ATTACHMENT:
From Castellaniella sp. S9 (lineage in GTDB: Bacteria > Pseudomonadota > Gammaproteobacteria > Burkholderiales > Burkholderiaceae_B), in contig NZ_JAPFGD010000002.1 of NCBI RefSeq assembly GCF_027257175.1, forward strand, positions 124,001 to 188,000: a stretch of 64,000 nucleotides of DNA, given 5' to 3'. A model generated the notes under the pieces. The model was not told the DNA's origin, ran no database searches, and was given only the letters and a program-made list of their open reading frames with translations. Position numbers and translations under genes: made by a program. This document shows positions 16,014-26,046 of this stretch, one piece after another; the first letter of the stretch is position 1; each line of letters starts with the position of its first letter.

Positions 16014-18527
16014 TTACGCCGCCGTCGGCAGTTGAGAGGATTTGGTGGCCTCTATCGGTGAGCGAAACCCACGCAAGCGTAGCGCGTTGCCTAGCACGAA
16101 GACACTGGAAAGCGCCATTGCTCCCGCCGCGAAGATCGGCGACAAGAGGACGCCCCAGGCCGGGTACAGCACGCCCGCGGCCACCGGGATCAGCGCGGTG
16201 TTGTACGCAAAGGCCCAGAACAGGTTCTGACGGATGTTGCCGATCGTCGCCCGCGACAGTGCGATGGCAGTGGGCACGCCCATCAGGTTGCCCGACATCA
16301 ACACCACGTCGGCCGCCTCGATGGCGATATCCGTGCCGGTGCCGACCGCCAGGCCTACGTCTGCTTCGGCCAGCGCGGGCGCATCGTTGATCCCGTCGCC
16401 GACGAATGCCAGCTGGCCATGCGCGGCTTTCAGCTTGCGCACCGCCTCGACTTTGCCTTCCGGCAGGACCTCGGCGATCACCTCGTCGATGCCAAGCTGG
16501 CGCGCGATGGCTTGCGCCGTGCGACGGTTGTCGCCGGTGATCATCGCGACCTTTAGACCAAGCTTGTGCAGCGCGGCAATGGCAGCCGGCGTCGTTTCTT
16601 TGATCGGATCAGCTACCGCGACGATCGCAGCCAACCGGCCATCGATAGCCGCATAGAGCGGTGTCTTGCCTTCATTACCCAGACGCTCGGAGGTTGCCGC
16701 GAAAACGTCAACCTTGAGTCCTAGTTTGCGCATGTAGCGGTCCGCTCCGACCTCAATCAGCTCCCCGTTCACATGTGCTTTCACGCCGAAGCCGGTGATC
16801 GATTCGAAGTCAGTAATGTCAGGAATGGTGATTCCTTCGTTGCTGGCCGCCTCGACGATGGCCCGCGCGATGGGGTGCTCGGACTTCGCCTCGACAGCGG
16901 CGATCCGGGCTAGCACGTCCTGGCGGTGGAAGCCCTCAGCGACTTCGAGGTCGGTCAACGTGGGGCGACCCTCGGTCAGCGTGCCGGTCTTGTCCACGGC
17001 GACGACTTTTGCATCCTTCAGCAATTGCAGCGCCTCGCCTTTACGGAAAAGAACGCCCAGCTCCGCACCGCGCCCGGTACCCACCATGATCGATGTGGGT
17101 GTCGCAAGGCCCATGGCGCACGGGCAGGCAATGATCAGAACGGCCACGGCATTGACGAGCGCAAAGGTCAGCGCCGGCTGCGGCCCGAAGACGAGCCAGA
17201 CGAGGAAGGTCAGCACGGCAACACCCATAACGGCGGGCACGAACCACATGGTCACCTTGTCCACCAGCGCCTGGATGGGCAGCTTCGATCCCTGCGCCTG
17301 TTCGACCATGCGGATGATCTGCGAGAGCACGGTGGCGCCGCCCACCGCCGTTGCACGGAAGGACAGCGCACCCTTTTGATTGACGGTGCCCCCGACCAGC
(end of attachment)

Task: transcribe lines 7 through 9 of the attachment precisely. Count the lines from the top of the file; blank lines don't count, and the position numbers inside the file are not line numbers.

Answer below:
16401 GACGAATGCCAGCTGGCCATGCGCGGCTTTCAGCTTGCGCACCGCCTCGACTTTGCCTTCCGGCAGGACCTCGGCGATCACCTCGTCGATGCCAAGCTGG
16501 CGCGCGATGGCTTGCGCCGTGCGACGGTTGTCGCCGGTGATCATCGCGACCTTTAGACCAAGCTTGTGCAGCGCGGCAATGGCAGCCGGCGTCGTTTCTT
16601 TGATCGGATCAGCTACCGCGACGATCGCAGCCAACCGGCCATCGATAGCCGCATAGAGCGGTGTCTTGCCTTCATTACCCAGACGCTCGGAGGTTGCCGC